Friday’s ransomware outbreak, which used recently revealed weaknesses in Microsoft’s Windows operating system to spread further and faster than any before, has prompted the Redmond-based developer to break its own rules on software maintenance in an effort to keep users safe.
The ransomware, also known as “WanaCrypt0r”, “WeCry”, “WanaCrypt” or “WeCrypt0r”, used a vulnerability in a Windows Server component to spread within corporate networks. The weakness was first revealed to the world as part of a massive dump of software vulnerabilities discovered by the NSA and then stolen by a group of hackers calling themselves “Shadow Brokers”.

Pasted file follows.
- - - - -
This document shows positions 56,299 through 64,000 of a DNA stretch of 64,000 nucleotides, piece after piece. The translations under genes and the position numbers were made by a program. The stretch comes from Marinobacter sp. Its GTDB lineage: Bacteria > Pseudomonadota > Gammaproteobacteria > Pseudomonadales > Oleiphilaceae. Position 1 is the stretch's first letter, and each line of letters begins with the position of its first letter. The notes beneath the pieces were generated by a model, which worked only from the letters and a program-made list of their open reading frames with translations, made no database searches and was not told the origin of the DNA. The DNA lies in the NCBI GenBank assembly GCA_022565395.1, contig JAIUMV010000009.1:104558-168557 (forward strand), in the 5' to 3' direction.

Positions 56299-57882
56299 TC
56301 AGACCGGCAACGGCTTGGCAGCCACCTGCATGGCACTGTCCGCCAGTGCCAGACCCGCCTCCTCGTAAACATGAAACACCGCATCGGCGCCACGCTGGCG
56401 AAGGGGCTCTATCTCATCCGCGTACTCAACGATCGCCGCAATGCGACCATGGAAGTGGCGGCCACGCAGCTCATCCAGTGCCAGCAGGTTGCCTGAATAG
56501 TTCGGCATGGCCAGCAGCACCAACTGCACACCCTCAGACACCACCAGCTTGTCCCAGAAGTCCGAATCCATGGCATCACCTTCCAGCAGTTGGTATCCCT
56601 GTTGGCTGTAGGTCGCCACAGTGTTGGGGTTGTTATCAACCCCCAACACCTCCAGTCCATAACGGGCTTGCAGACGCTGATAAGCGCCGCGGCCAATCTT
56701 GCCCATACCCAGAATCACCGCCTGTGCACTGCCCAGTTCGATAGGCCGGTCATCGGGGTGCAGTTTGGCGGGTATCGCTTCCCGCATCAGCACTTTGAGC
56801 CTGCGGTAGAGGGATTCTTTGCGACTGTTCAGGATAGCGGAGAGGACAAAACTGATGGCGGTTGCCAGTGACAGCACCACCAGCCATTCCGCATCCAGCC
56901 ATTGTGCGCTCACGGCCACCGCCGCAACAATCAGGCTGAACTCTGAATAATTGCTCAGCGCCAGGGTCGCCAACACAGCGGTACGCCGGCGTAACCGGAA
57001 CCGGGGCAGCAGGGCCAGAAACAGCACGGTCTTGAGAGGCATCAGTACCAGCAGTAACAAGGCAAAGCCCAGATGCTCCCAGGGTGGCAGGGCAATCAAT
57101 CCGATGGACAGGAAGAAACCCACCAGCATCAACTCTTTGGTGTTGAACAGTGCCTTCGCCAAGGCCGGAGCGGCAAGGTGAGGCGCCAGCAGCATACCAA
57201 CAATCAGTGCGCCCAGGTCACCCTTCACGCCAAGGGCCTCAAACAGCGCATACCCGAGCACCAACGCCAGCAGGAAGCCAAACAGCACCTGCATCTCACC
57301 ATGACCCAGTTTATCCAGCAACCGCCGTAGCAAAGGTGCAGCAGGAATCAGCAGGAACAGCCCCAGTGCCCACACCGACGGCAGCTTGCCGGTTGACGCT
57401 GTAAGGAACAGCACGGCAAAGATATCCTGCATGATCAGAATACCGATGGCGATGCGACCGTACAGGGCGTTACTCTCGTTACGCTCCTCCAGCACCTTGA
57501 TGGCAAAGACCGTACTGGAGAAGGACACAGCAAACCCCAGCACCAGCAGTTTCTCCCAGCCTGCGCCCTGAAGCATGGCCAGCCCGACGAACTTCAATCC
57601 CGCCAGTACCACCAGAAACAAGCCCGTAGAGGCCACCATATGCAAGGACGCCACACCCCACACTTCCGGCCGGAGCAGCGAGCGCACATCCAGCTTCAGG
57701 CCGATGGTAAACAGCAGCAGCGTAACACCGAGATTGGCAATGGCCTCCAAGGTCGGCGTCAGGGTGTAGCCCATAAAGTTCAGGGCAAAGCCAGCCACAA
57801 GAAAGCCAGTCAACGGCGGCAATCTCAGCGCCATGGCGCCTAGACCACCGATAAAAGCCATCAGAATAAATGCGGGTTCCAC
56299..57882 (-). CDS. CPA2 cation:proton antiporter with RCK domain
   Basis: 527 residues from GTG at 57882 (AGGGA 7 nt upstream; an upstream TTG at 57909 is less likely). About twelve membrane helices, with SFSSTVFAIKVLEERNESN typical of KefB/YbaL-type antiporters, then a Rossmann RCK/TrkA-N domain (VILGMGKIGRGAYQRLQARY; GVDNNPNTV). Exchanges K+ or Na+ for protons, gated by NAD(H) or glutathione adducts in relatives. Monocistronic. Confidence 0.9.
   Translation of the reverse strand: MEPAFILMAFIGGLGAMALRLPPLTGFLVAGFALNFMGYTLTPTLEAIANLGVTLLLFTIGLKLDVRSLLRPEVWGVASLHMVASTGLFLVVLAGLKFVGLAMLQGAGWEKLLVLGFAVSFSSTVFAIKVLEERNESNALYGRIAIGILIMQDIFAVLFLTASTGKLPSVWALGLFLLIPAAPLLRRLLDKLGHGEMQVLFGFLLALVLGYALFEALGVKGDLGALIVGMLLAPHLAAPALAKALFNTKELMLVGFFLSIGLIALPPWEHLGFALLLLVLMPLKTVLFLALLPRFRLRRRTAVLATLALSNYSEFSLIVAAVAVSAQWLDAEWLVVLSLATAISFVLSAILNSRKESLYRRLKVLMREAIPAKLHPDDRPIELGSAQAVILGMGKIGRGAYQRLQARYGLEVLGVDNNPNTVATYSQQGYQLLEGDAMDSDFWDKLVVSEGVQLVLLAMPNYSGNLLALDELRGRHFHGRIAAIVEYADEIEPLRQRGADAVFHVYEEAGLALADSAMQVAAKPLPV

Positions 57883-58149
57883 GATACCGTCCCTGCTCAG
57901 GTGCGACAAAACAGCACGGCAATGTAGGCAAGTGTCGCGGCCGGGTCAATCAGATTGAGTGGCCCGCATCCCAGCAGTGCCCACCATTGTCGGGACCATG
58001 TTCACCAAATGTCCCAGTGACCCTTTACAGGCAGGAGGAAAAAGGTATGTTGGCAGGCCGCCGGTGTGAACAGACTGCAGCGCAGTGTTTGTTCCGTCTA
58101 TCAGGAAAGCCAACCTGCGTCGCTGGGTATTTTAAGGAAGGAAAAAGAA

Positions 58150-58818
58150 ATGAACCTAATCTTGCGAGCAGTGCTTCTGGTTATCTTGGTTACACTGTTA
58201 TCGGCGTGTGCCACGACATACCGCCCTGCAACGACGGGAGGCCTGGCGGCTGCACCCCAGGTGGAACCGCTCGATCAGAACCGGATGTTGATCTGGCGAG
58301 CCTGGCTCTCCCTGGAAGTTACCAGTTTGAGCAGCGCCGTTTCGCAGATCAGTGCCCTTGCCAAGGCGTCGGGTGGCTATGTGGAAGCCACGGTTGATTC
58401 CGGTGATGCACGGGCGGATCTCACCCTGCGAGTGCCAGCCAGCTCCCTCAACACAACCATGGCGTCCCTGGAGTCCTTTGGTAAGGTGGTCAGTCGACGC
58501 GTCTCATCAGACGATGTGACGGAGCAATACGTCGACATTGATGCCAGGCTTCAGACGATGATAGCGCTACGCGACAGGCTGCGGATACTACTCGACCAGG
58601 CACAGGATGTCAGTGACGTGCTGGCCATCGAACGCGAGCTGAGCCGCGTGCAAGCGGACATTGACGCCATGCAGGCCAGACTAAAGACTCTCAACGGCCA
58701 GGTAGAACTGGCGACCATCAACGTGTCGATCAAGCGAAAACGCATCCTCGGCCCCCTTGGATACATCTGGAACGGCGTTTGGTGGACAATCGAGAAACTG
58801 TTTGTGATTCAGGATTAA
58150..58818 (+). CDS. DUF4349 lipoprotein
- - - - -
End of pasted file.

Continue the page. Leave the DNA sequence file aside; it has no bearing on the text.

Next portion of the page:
“We believe it’s important that other researchers around the world investigate these similarities and attempt to discover more facts about the origin of WannaCry,” the company added.
“Looking back to the Bangladesh attack, in the early days, there were very few facts linking them to the Lazarus Group.
“In time, more evidence appeared and allowed us, and others, to link them together with high confidence. Further research can be crucial to connecting the dots.”
Attributing cyber-attacks can be notoriously difficult – often relying on consensus rather than confirmation.